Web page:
Washington Evening Journal
111 North Marion Avenue
Washington, IA 52353
‘E Pluribus Unum’
I agree with Mr. Keating’s letter concluding that we not stand by the sidelines, but I am confused by his arguments leading up to it. In fact, all of his examples from our founding documents do not mention “God,” except for “Nature’s God,” leaving the question of any specific Creator completely open.
We should be resetting ourselves in America’s motto: E Pluribus Unum, the one actually adopted by our founding fathers. “In God We Trust” has only been around since mid-1950s, approved during the McCarthy era, one of the more embarrassing episodes in our country’s history. In fact, that particular motto is younger than I am.
And, what does it mean, anyway? Does it mean that we stand by the sidelines and trust God to clean up after us? – the opposite of the responsibility that Mr. Keating advocates? The same “Creator” or “Nature’s God” that gave us free will and intelligence should be able to trust us to take care of this planet and all of our fellow beings.
And speaking of taking responsibility, our hysteria over gas prices is unwarranted – we have some of the lowest gas prices in the world, and certainly lower than our biggest economic competitors/partners. I filled a tank of gas in Germany in 1983 at a Deutsch Mark per liter – about $5.00 per gallon. That was 40 years ago, but here in the U.S. in 2022, it is a price that takes over the nightly news. We are decades overdue in switching to clean energy – and instead our response is to pay to drill for more oil, and I suppose trust in God to remedy our mistakes. I don’t think that is the way it works.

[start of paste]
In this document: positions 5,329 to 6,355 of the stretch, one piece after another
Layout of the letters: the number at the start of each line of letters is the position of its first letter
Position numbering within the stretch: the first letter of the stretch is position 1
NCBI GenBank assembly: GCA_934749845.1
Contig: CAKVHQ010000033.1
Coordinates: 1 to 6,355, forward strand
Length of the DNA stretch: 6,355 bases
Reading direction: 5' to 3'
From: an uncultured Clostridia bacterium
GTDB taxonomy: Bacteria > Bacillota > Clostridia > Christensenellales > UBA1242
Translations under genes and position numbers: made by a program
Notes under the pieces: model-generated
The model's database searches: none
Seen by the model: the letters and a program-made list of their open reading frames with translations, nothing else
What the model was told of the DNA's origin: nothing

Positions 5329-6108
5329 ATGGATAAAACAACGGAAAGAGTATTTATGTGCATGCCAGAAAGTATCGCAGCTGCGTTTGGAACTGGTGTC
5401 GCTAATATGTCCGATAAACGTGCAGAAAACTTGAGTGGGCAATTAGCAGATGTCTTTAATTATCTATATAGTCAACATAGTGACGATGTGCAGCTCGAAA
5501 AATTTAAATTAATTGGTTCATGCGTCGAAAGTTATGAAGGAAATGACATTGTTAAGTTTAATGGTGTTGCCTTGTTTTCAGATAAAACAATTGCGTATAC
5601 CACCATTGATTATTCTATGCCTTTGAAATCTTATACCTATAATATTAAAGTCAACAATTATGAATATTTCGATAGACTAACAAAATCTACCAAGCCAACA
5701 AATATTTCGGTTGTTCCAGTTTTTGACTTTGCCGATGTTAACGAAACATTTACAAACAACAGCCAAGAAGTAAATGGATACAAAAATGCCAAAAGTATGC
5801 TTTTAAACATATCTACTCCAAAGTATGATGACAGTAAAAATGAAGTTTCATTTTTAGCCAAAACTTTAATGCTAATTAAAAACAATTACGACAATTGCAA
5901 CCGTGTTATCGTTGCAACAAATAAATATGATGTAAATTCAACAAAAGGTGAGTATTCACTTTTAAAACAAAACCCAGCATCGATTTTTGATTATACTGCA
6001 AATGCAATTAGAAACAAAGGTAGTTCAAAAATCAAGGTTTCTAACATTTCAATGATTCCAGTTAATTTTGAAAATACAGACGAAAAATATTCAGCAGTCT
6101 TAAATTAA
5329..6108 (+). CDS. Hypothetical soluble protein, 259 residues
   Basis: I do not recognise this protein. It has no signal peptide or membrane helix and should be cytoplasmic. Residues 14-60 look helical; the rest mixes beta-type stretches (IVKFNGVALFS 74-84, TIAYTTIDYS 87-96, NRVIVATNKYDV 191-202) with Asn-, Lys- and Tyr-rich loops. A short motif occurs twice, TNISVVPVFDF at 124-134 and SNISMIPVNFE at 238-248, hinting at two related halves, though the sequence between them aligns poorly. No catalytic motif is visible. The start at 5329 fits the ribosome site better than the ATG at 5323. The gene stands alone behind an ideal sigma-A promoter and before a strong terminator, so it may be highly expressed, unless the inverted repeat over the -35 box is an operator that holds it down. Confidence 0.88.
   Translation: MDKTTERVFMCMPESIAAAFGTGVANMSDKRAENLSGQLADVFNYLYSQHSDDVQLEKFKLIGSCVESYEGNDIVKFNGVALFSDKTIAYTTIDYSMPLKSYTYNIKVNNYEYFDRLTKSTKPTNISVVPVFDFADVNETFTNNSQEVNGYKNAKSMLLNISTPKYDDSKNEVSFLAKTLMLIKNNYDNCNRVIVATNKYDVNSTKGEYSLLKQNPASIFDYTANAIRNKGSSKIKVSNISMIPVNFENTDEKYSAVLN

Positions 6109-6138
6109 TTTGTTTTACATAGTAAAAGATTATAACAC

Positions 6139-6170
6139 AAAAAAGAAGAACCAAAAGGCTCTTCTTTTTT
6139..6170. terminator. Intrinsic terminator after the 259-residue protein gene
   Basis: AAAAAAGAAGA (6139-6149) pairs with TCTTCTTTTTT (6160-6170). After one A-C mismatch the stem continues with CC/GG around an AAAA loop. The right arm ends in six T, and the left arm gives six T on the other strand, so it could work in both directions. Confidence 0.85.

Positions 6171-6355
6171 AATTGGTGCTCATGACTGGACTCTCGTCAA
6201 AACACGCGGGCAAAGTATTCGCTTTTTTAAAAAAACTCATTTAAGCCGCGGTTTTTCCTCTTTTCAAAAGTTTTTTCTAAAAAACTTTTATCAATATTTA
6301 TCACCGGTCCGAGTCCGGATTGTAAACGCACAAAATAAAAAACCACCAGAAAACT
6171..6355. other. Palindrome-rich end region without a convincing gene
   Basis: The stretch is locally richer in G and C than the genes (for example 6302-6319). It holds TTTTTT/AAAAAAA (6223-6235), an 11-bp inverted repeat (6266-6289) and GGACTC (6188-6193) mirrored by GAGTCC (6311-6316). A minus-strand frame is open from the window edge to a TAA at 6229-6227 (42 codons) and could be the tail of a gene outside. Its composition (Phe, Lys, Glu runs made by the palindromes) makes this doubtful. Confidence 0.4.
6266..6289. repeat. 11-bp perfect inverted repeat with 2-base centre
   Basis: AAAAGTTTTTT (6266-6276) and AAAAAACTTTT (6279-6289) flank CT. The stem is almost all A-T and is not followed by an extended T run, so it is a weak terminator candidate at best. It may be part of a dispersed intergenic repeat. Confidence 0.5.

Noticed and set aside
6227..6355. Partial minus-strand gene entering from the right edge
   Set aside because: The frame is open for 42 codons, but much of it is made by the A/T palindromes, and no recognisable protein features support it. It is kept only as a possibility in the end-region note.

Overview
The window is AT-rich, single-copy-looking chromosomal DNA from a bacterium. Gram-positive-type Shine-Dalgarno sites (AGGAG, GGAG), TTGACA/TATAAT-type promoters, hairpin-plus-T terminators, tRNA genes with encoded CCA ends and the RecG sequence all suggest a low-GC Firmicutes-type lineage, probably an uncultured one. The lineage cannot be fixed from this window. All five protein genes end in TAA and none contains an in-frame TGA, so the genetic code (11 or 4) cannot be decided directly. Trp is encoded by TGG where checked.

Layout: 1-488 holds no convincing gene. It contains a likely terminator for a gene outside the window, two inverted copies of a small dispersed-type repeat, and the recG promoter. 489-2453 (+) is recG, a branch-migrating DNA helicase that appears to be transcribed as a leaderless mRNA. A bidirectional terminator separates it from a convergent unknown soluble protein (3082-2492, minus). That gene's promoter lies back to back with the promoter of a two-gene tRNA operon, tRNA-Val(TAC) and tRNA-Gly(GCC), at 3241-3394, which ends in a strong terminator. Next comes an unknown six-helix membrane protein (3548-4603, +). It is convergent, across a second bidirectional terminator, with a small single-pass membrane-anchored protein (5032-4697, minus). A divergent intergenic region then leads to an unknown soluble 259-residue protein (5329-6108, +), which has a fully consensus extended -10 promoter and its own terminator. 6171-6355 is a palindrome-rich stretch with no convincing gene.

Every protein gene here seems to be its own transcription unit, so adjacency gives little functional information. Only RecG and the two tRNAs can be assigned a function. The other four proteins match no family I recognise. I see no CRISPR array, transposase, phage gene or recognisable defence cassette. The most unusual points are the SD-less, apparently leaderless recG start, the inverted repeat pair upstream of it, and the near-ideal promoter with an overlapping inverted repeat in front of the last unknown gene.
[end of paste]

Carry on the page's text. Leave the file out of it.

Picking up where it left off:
Mary E Hoyer
It’s time to add to the Supreme Court
When Donald Trump was in office, he and Mitch McConnell made three lifetime appointments to the Supreme Court. McConnell went so far as to defy Ruth Bader Ginsburg’s dying wish—that the next president appoint her replacement—by packing the Court with Amy Coney Barrett just eight days before the 2020 election.
The result? Today’s Supreme Court has been taken over by a hyperpartisan supermajority that just dismanted abortion care in America.
But there’s something we can do. The Judiciary Act of 2021 would add four seats to the Supreme Court bench—restoring balance to the court. It’s the solution we need to move away from the extremely partisan rulings that now threaten our fundamental freedoms. Recent polling showed that the majority of voters support expanding the court.
Congress has changed the size of the Supreme Court seven times already in our nation’s history. It’s time to do it again. I’m urging our representatives to back this important bill now so we know they want to protect the rights of the American people. The stakes are too high to stay quiet on this important issue.